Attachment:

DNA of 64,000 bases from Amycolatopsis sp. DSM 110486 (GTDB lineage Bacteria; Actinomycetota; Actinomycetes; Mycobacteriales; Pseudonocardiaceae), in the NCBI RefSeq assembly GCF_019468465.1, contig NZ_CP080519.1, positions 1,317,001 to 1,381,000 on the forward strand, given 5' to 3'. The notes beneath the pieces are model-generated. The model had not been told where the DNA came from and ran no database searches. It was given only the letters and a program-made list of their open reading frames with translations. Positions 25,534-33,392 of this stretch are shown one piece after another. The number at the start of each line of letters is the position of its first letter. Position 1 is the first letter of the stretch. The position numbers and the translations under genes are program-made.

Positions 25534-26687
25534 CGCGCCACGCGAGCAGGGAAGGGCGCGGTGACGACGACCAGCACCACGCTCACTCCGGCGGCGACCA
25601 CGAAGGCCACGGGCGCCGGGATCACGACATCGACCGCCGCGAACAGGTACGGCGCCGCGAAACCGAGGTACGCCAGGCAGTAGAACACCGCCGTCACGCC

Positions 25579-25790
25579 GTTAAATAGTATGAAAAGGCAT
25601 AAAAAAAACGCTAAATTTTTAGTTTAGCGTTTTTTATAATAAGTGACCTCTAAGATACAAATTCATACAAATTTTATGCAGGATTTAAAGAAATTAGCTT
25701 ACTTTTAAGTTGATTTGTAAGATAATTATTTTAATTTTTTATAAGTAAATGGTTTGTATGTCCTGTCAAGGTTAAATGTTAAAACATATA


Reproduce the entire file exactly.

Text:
DNA of 64,000 bases from Amycolatopsis sp. DSM 110486 (GTDB lineage Bacteria; Actinomycetota; Actinomycetes; Mycobacteriales; Pseudonocardiaceae), in the NCBI RefSeq assembly GCF_019468465.1, contig NZ_CP080519.1, positions 1,317,001 to 1,381,000 on the forward strand, given 5' to 3'. The notes beneath the pieces are model-generated. The model had not been told where the DNA came from and ran no database searches. It was given only the letters and a program-made list of their open reading frames with translations. Positions 25,534-33,392 of this stretch are shown one piece after another. The number at the start of each line of letters is the position of its first letter. Position 1 is the first letter of the stretch. The position numbers and the translations under genes are program-made.

Positions 25534-26687
25534 CGCGCCACGCGAGCAGGGAAGGGCGCGGTGACGACGACCAGCACCACGCTCACTCCGGCGGCGACCA
25601 CGAAGGCCACGGGCGCCGGGATCACGACATCGACCGCCGCGAACAGGTACGGCGCCGCGAAACCGAGGTACGCCAGGCAGTAGAACACCGCCGTCACGCC

Positions 25579-25790
25579 GTTAAATAGTATGAAAAGGCAT
25601 AAAAAAAACGCTAAATTTTTAGTTTAGCGTTTTTTATAATAAGTGACCTCTAAGATACAAATTCATACAAATTTTATGCAGGATTTAAAGAAATTAGCTT
25701 ACTTTTAAGTTGATTTGTAAGATAATTATTTTAATTTTTTATAAGTAAATGGTTTGTATGTCCTGTCAAGGTTAAATGTTAAAACATATA